Pakistan has approximately 160 million people; better than half of the population of the entire Arab world. Pakistan also has some of the deepest underlying ethnic fissures in the region, which could lead to long-term disintegration of the state if exacerbated. Even with an impressive growth in GDP (second only to China in all of Asia), it could be decades before wide-spread poverty is alleviated and a stable middle class is established in Pakistan.

    Furthermore, the absence of a deeply embedded democratic system in Pakistan presents perhaps the greatest danger to stability. In this country, upon which the facade of democracy has been thrust by outside forces and the current regime came to power by coup, the army fulfills the role of “referee within the political boxing ring.” However, this referee demonstrates a “strong personal interest in the outcome of many of the fights and a strong tendency to make up the rules as he goes along.” The Pakistani army “also has a long record of either joining in the fight on one side or the other, or clubbing both boxers to the ground and taking the prize himself” (Lieven, 2006:43).

    Pakistan’s army is also unusually large. Thathiah Ravi (2006:119, 121) observes that the army has “outgrown its watchdog role to become the master of this nation state.” Ravi attributes America’s less than dependable alliance with Pakistan to the nature of its army. “Occasionally, it perceives the Pakistan Army as an inescapable ally and at other times as a threat to regional peace and [a] non-proliferation regime.” According to Ravi, India and Afghanistan blame the conflict in Kashmir and the Durand line on the Pakistan Army, accusing it of “inciting, abetting and encouraging terrorism from its soil.” Ravi also blames the “flagrant violations in nuclear proliferation by Pakistan, both as an originator and as a conduit for China and North Korea” on the Pakistan Army, because of its support for terrorists.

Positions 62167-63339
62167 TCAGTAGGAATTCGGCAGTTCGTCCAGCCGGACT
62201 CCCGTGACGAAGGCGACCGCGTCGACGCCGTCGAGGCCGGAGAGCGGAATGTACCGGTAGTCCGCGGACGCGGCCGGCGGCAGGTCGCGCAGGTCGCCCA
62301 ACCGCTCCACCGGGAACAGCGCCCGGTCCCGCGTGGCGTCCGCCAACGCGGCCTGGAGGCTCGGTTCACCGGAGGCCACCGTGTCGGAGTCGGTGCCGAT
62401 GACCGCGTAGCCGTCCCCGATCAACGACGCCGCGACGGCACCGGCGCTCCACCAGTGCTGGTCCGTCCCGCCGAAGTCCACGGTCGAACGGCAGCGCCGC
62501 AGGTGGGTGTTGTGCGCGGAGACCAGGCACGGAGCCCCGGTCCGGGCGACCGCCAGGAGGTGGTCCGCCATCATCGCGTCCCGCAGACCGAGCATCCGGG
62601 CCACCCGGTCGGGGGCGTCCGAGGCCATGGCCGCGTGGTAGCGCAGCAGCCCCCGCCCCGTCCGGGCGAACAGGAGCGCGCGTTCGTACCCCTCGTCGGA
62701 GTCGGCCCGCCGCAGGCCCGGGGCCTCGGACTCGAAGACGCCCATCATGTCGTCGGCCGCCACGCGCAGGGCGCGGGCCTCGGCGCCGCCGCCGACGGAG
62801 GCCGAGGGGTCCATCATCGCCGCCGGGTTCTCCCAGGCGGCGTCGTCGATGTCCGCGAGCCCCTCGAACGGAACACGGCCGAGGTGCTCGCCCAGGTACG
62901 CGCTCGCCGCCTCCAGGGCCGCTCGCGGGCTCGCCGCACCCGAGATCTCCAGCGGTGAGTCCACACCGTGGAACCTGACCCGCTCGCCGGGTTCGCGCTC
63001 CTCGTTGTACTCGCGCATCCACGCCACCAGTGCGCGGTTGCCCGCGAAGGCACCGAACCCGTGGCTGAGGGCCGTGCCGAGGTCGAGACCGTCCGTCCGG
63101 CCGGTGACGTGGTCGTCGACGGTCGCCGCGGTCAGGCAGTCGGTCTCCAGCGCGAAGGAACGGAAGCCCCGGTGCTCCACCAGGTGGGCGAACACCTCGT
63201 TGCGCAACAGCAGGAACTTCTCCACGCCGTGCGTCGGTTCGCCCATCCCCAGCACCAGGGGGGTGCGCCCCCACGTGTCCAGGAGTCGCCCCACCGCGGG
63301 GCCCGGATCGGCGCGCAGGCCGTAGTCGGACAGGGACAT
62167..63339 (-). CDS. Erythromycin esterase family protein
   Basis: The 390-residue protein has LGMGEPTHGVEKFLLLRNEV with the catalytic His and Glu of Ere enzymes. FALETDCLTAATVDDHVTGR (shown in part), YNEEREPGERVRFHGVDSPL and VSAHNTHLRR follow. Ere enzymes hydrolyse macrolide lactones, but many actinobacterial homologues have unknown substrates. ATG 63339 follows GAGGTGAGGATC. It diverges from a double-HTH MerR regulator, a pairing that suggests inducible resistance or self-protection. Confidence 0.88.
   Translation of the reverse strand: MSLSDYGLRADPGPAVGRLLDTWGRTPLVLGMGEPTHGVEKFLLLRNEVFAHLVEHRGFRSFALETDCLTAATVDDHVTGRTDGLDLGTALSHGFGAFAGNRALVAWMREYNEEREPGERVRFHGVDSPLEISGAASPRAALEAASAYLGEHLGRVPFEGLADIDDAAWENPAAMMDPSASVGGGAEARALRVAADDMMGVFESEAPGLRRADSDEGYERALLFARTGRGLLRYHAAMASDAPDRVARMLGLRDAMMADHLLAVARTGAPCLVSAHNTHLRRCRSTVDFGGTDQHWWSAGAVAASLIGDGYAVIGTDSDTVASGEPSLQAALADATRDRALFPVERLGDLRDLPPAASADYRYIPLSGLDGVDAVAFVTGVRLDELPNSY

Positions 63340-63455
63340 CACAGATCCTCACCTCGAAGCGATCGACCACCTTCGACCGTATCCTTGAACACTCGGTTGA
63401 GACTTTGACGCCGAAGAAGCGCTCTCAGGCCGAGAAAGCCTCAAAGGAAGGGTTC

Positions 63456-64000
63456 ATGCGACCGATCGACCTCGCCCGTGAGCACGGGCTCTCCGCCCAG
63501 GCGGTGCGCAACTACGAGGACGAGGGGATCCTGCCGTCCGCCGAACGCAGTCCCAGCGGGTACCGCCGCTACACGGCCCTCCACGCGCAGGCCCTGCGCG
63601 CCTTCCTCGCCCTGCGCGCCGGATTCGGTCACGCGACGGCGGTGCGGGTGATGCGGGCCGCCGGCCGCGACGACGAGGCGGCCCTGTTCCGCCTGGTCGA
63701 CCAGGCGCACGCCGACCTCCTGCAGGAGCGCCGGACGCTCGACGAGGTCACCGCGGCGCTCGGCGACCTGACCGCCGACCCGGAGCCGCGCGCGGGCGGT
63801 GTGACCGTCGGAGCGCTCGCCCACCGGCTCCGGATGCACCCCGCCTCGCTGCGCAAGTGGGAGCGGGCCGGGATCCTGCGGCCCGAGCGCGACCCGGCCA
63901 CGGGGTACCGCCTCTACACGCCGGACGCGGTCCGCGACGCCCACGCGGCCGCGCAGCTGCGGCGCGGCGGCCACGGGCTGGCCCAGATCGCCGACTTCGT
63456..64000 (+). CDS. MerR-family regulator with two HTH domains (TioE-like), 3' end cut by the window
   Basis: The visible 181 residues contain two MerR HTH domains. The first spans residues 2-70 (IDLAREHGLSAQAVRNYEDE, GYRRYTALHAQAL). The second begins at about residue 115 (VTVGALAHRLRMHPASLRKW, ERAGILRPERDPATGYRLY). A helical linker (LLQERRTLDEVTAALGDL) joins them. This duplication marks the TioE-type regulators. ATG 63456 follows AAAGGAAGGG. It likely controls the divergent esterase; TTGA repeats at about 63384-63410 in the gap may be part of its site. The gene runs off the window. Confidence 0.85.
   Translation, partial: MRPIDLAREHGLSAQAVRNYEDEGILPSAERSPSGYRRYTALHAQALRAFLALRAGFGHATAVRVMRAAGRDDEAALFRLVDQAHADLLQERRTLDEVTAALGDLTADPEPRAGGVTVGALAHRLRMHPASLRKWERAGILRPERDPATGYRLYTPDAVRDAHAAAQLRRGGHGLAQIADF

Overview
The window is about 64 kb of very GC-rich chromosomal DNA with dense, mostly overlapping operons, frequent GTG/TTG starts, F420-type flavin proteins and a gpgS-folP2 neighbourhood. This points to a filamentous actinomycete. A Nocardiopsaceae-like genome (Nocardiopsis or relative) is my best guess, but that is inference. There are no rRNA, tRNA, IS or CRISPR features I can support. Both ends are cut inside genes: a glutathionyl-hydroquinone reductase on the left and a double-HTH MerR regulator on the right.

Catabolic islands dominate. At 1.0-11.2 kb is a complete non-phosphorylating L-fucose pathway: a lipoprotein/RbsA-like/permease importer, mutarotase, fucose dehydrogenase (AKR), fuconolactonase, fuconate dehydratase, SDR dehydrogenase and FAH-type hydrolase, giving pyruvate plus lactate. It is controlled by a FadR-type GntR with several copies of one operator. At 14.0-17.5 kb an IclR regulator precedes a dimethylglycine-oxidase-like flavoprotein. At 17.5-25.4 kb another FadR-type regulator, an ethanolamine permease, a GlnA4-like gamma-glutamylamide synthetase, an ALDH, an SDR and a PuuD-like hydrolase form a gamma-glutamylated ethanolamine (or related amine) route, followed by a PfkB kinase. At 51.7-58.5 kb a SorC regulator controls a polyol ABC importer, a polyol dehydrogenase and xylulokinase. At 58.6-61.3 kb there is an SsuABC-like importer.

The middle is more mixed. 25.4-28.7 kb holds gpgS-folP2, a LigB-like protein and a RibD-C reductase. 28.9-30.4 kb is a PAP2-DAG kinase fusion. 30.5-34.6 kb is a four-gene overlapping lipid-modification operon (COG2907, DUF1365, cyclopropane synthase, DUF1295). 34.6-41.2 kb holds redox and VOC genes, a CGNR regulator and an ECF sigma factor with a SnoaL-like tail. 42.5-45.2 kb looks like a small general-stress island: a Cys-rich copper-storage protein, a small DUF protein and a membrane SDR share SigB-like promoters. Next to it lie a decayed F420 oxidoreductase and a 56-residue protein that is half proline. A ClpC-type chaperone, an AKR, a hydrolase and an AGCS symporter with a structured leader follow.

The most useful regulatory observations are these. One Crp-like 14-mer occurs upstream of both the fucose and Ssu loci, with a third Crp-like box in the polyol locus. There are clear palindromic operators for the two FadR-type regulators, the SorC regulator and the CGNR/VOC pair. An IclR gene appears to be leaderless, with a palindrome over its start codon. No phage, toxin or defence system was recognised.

The point to be made is that the stability of Pakistan depends upon maintaining the delicate balance of power both within the state of Pakistan, and in the broader region. Pakistan is not an island, it has alliances and enemies. Moving American troops into Pakistan will no doubt not only serve to radicalize its population and fuel the popular call for Jihad, it could also spark a proxy war with China that could have long-lasting economic repercussions. Focusing on the more immediate impact American troops would have on the Pakistani population; let’s consider a few past encounters:

    On January 13, 2006, the United States launched a missile strike on the village of Damadola, Pakistan. Rather than kill the targeted Ayman al-Zawahiri, al-Qaeda’s deputy leader, the strike instead slaughtered 17 locals. This only served to further weaken the Musharraf government and further destabilize the entire area. In a nuclear state like Pakistan, this was not only unfortunate, it was outright stupid.

    On October 30, 2006, the Pakistani military, under pressure from the US, attacked a madrassah in the Northwest Frontier province in Pakistan. Immediately following the attack, local residents, convinced that the US military was behind the attack, burned American flags and effigies of President Bush, and shouted “Death to America!” Outraged over an attack on school children, the local residents viewed the attack as an assault against Islam.